Sermon:
A friend of mine, Brett Kays, some time back noticed some things that are true of scenes in almost every movie or TV show. If you determined reality according to the way Hollywood defined it, you could be very confused. According to Hollywood:

• All grocery shopping bags contain at least one stick of French bread.
• The Eiffel Tower can be seen from any window in Paris.
• A man will show no pain while taking the most ferocious beating, but will wince when a woman tries to clean his wounds.
• Cars that crash will almost always burst into flames.
• It is always possible to park directly outside the building you are visiting.
• Any lock can be picked by a credit card or a paper clip in seconds—unless it’s the door to a burning building with a child trapped inside it.
• All bombs are fitted with electronic timing devices with large red digital readouts so that you know exactly when they will go off.
• Medieval peasants all had perfect teeth.
• It does not matter if you are heavily outnumbered in a fight involving martial arts; your enemies will patiently wait to attack you one by one by dancing around in a threatening manner until you have knocked out their predecessors.

It’s kind of funny when you think about it. Life really isn’t much like Hollywood portrays it. But too often we are content to accept charicatures for reality. Sometimes we will accept the simple over the complex because it’s easier to understand. Other times we will believe an easy-to-live-lie rather than accept a hard-to-live-truth. I don’t know why. Sometimes it’s laziness. Other times it’s ignorance. Still other times it is selfishness. But if we aren’t careful, we can be fooled into believing that something that’s not real is real just because we want it to be.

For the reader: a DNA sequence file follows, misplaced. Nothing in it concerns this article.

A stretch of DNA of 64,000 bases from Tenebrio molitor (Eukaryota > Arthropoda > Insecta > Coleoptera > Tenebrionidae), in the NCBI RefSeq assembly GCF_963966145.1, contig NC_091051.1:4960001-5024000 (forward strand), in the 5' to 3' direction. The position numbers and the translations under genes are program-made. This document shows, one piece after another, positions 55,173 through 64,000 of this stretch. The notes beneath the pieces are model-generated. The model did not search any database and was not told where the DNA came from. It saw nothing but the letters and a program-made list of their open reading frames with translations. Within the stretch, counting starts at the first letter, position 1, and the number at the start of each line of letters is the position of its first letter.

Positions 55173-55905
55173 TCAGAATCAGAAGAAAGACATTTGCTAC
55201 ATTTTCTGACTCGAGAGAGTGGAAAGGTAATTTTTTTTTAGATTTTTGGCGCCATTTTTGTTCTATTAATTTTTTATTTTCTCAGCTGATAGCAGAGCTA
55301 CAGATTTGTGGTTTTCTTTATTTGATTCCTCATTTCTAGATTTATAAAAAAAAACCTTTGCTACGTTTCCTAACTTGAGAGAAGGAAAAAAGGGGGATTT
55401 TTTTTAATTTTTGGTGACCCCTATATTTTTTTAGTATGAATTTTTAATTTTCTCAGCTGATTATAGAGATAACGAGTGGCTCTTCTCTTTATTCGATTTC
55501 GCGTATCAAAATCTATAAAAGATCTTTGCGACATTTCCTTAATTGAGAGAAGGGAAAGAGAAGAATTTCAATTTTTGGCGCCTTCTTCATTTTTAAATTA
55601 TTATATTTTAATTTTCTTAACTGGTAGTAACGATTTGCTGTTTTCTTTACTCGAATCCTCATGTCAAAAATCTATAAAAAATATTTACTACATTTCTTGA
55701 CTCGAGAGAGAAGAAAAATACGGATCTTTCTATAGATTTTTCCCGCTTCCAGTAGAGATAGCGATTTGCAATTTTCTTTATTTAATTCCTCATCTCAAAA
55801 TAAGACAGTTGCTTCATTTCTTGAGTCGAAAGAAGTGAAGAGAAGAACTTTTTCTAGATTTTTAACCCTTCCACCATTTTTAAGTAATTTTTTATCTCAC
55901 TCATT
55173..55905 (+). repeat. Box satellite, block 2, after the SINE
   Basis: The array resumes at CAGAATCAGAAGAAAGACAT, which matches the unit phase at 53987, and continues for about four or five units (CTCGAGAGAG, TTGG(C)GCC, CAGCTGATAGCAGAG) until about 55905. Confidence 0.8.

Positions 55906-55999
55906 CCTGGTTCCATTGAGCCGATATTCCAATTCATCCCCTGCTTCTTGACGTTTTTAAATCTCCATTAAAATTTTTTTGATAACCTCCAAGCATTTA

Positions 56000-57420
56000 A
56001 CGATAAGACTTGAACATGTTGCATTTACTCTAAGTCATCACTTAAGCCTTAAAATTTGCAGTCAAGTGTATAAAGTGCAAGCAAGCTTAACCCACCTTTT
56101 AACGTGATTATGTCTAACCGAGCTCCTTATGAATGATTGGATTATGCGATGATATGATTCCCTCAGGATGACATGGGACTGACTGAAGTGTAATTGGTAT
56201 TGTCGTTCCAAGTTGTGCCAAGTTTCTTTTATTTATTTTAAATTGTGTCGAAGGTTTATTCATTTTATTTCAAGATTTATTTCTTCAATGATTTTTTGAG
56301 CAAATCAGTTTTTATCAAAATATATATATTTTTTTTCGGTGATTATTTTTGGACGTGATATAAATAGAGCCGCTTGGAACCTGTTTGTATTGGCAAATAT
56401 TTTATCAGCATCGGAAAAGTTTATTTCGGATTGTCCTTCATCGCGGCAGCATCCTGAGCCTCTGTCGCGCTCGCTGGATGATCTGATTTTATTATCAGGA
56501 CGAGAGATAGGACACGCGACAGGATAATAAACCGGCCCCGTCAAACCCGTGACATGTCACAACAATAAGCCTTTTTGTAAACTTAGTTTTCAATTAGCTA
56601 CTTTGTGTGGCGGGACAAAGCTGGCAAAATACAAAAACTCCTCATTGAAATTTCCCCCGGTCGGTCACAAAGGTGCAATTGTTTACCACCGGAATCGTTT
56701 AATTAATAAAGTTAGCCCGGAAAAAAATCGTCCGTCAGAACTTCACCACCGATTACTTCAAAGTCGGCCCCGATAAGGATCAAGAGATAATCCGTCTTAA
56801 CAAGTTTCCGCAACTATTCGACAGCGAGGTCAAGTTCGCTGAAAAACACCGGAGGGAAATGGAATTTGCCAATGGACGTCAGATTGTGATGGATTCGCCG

Listen to what Paul wrote to the Colossian church (1:3-6, NLT)
We always pray for you, and we give thanks to God the Father of our Lord Jesus Christ, for we have heard that you trust in Christ Jesus and that you love all of God’s people. You do this because you are looking forward to the joys of heaven—as you have been ever since you first heard the truth of the Good News. This same Good News that came to you is going out all over the world. It is changing lives everywhere, just as it changed yours that very first day you heard and understood the truth about God’s great kindness to sinners.

Did you notice what Paul was thanking God for in those verses? The church in the city of Colossee and the church all over the world was growing because people were hearing and understanding “the truth about God’s great kindness to sinners.” What changed the Colossians, and what transforms people’s lives today is coming to understand the real deal. It is the true story about Jesus’ death, burial and resurrection. It is the call of Christ to take up our cross and follow Him. The good news about Jesus is a story of blood and sacrifice, commitment and tears. It is not some watered down “feel good” message, something that